Your conclusion should do more than simply recap the paper – it should provide a jumping off point for further discussion from readers or as a way to help them know what actions they can take to make a positive impact.The first lines of a book are often quoted as the most powerful lines in history.The concluding paragraphs of your paper should address each question or issue in turn.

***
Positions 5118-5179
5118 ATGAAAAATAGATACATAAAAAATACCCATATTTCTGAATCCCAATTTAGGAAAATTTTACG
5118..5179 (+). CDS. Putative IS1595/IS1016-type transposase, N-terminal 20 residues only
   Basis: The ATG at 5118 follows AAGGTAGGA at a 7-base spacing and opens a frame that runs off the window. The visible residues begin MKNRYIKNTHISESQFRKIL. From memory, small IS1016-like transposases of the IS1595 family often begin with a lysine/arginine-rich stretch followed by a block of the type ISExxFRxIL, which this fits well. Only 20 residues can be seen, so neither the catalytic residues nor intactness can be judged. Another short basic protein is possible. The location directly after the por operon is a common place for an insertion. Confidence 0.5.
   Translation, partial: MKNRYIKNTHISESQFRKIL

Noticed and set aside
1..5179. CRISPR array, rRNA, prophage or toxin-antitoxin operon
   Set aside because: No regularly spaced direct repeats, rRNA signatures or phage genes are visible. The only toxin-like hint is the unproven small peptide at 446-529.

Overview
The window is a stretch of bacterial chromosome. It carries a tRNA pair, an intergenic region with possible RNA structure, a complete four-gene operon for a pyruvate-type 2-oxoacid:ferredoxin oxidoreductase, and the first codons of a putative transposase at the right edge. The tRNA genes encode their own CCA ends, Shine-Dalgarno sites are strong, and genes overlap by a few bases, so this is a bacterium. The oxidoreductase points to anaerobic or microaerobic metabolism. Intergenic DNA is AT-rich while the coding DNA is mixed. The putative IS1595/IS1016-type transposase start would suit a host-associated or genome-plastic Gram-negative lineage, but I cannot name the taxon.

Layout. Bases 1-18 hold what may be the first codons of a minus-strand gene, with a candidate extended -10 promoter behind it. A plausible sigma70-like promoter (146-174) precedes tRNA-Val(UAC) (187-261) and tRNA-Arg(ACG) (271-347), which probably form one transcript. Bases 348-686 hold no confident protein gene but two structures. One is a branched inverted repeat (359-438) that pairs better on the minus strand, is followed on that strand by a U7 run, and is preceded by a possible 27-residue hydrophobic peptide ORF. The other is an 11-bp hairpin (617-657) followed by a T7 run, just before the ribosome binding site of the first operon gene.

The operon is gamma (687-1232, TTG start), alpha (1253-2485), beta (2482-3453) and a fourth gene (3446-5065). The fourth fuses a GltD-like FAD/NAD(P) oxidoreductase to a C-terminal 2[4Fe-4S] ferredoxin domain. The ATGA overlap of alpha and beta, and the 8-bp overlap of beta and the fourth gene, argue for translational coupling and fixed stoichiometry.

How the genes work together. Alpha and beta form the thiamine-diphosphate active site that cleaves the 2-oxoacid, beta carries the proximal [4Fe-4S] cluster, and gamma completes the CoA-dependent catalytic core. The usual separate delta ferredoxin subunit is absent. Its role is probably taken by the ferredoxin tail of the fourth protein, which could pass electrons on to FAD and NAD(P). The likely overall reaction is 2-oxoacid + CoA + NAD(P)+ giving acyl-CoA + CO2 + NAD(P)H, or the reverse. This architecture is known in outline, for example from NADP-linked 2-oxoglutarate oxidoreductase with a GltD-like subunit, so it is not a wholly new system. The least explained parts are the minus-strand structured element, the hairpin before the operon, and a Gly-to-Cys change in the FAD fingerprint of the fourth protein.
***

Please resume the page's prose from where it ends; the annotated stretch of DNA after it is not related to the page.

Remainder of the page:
If possible, leave it to the side for a night and let your subconscious mull over what you've already written.
Then, go back and read through the paper as if you didn't already know every word by heart.
As you read, jot down questions readers may have and use those for the basis of your conclusion.
Reword specific points and present them in a new way in order to avoid making your reader feel as though you've just tried to take up space.
If the paper itself was short, then don't review each point in detail – simply recap the idea and move on.